By DERON SNYDER
The 2016 Rio Olympics provided many feel-good moments, from Simone Biles to Katie Ledecky, Michael Phelps to Allyson Felix and a host of unfamiliar names contributing to the United States’ medal count.
But now the party is over and everyone goes home. Except the hosts. They’re left with the bill, an enormous clean-up job and probably some regret. While the rest of the world boards return flights to their day-to-day existence, many Brazilians face bad conditions made worse by the Olympic Games.
NBC’s cameras won’t capture the heartwarming tale of 80,000 displaced residents moving on with their disrupted lives. There will be no touching vignettes about public servants missing paychecks, state universities being on strike or police lacking the resources to keep their vehicles on the road.
The crime, pollution, poverty and corrupt won’t be a poignant segment by Bob Costas, just an ongoing story on Brazilian newscasts.
All of us who watched and cheered during the Games should feel a twinge of guilt and a little dirty for supporting the International Olympic Committee’s fleecing of yet another host. Brazil estimated that it would spend about $3 billion in costs directly related to the event; the final bill is expected to be around $12 billion officially (though some experts put the true cost at closer to $20 billion).
You think that money would’ve been better spent on – I don’t know – improved education, affordable housing, upgraded healthcare, enhanced sanitation and urgent social services for the less well-off? Or any number of matters more relevant than shiny medals?
Yet we see the cycle repeated time and again as the IOC fishes for new Olympic hosts, as if previous sites outlive their usefulness the moment the flame is extinguished. In the IOC’s version of an arms race, the goal is to land increasingly higher bids from potential hosts willing to make horrendous business decisions for the sake of “Olympic glory.”
Sort of like the deals U.S. cities often make for “civic pride” when they build new stadiums for billionaires who own sports teams.
By DERON SNYDER
“Nobody ever helps me into carriages, or over mud-puddles, or gives me any best place! And ain’t I a woman? Look at me! Look at my arm! I have ploughed and planted, and gathered into barns, and no man could head me! And ain’t I a woman? I could work as much and eat as much as a man – when I could get it – and bear the lash as well! And ain’t I a woman?”
— Former-slave-turned-abolitionist Sojourner Truth delivering her “Ain’t I a Woman?” speech at the Women’s Convention in Akron, Ohio in 1851.
South African runner Caster Semenya is making a similar argument, for different reasons, 165 years later. Questions about her are uncomfortable, unfortunate and unnecessary.
A favorite to win gold Saturday at the Rio Olympics in the 800 meters, Semenya has been forced to state her case since catapulting onto the scene in Berlin as an unknown teenager at the 2009 World Championships. The international track community publically and privately debated her very essence. That surely was a confounding and exceedingly painful ordeal for an 18-year-old from a rural village. But it was only the beginning.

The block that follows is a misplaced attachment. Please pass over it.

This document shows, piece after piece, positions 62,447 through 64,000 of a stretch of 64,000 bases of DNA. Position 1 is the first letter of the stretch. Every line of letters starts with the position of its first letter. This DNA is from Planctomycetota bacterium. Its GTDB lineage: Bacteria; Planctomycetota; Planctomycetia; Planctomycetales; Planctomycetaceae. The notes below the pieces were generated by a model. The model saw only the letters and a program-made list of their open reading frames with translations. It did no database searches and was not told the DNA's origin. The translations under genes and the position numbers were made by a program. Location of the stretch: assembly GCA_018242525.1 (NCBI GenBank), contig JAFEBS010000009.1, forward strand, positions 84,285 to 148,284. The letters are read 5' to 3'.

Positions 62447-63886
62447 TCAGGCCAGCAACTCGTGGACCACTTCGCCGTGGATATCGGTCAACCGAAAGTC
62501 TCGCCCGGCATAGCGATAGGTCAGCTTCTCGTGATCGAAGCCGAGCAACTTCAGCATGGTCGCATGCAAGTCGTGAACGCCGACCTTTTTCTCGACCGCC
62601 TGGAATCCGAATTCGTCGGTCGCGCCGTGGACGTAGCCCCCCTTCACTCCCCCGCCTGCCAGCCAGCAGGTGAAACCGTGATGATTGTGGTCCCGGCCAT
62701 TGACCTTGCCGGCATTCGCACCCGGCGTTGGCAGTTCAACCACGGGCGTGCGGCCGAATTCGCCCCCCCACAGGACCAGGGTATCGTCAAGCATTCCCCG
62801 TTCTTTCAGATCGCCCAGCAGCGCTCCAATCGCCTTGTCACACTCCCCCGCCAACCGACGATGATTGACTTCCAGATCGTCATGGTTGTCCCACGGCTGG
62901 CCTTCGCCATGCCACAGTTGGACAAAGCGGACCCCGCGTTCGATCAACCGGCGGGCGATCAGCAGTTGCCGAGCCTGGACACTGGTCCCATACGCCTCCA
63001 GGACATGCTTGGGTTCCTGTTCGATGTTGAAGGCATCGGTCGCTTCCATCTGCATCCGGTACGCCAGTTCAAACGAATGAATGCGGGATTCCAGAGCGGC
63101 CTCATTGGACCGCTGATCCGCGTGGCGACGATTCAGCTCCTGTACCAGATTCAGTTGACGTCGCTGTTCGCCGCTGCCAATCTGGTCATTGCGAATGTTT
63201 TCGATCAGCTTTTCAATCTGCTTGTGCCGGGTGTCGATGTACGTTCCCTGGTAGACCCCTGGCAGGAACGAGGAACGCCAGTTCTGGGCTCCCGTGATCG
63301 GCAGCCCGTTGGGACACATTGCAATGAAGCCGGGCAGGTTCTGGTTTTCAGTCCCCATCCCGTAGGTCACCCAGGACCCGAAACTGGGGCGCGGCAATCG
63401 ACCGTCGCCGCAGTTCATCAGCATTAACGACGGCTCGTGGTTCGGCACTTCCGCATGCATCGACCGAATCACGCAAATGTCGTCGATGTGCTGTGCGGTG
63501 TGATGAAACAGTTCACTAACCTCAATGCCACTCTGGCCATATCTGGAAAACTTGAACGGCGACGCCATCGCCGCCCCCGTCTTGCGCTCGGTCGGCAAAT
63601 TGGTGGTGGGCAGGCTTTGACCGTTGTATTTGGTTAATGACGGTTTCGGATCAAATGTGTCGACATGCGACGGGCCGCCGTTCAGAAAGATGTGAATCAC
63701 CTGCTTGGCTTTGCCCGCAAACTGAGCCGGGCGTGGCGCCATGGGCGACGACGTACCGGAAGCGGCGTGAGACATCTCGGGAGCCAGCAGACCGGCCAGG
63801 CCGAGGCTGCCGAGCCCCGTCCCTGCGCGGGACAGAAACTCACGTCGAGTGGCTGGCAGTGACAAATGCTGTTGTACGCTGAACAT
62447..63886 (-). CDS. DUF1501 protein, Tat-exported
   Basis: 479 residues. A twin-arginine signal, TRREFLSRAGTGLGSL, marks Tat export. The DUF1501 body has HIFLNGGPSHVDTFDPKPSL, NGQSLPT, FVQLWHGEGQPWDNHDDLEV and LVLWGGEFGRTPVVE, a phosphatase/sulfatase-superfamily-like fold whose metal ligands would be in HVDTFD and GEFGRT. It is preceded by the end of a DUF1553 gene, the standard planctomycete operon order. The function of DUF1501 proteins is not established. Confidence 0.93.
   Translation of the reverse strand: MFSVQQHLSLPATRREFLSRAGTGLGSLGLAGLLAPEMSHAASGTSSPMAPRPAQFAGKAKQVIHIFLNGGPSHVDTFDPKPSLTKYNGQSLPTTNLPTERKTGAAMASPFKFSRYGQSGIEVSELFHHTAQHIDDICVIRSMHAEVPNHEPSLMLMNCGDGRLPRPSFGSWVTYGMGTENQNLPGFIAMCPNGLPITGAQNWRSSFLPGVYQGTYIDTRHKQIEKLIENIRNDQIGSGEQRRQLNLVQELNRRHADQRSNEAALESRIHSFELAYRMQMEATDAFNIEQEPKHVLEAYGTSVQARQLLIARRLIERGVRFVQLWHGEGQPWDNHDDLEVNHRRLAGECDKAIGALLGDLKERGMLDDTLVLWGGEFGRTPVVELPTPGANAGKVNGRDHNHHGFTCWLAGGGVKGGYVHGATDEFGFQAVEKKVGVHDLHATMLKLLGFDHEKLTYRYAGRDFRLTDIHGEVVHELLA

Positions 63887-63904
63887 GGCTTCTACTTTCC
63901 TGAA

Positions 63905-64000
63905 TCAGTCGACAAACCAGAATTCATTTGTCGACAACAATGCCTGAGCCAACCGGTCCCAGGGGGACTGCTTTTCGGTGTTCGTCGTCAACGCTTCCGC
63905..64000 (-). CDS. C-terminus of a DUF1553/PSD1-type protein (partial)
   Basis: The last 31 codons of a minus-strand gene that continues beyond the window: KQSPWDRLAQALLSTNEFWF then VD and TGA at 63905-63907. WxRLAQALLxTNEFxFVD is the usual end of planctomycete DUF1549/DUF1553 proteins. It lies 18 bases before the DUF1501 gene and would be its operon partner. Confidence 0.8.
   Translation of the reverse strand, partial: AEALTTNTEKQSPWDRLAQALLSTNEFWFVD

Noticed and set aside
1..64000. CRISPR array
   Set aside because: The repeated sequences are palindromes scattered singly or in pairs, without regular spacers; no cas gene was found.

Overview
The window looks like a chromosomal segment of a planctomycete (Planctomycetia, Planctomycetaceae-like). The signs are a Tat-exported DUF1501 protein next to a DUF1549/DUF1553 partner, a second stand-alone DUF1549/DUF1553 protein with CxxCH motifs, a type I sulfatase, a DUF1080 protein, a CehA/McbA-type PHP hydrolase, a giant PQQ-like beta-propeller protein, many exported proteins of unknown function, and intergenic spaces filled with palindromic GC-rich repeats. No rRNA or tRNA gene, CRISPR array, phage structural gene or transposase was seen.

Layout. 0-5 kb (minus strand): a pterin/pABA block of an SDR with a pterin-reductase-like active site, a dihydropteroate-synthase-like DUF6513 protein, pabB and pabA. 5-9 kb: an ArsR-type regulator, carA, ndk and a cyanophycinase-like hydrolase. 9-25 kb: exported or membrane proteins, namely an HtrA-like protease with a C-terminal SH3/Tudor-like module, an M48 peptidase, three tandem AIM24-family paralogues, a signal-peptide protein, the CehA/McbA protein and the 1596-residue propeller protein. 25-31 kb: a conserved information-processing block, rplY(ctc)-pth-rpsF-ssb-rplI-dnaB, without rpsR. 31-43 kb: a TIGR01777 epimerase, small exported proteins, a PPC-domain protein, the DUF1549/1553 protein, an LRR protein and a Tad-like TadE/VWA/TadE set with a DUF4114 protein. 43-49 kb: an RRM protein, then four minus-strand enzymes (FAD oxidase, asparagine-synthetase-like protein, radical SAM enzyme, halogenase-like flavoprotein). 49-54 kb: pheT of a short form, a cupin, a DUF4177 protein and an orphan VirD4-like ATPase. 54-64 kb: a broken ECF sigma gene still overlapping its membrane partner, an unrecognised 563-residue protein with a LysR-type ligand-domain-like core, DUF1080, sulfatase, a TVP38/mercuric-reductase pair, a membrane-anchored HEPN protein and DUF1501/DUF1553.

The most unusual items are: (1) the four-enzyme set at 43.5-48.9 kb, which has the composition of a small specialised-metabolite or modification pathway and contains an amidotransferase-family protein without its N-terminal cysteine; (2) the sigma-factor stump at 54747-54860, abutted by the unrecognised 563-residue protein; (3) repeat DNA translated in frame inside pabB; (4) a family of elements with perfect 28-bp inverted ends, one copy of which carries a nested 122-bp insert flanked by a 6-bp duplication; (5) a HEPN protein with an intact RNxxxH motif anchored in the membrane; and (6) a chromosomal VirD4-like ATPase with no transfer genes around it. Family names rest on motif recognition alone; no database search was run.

“Just look at her,” Russia’s Mariya Savinova said after finishing fifth in Berlin. A writer in The New Yorker magazine used the term “breathtakingly butch” to describe Semenya.
She wasn’t cast into the spotlight solely because her appearance is much more masculine than traditionally feminine-looking women. Semenya became a controversial figure because her leaked sex-verification tests reportedly revealed that she had three times the amount of testosterone typically found in an average woman.
Performance-enhancing drugs weren’t to blame. Her “crime” is the natural result of hyperandrogenism, which creates abnormally high levels of testosterone in women. Semenya has never confirmed that she has the condition, but it’s the widely held belief of medical experts and others who have followed her case.
By DERON SNYDER
As proponents of sports, we’re quick to list the valuable lessons imparted by athletics.
Competition provides instruction on teamwork, discipline, commitment, dedication and sportsmanship. Participants (and spectators, vicariously) experience sweet victories and bitter defeats, which serve as classwork on appreciation and perspective.
Unfortunately, some folks prefer to skip certain sections of sports education, like topics that can bring discomfort and cause uneasiness. Subjects that can stir negative emotions and painful memories. Courses that come with a mirror and require self-reflection, examination and evaluation.
But we do ourselves a disservice if we avoid the totality that sports offers. That’s like attending college and enrolling in nothing outside of physical education. What a wasted opportunity.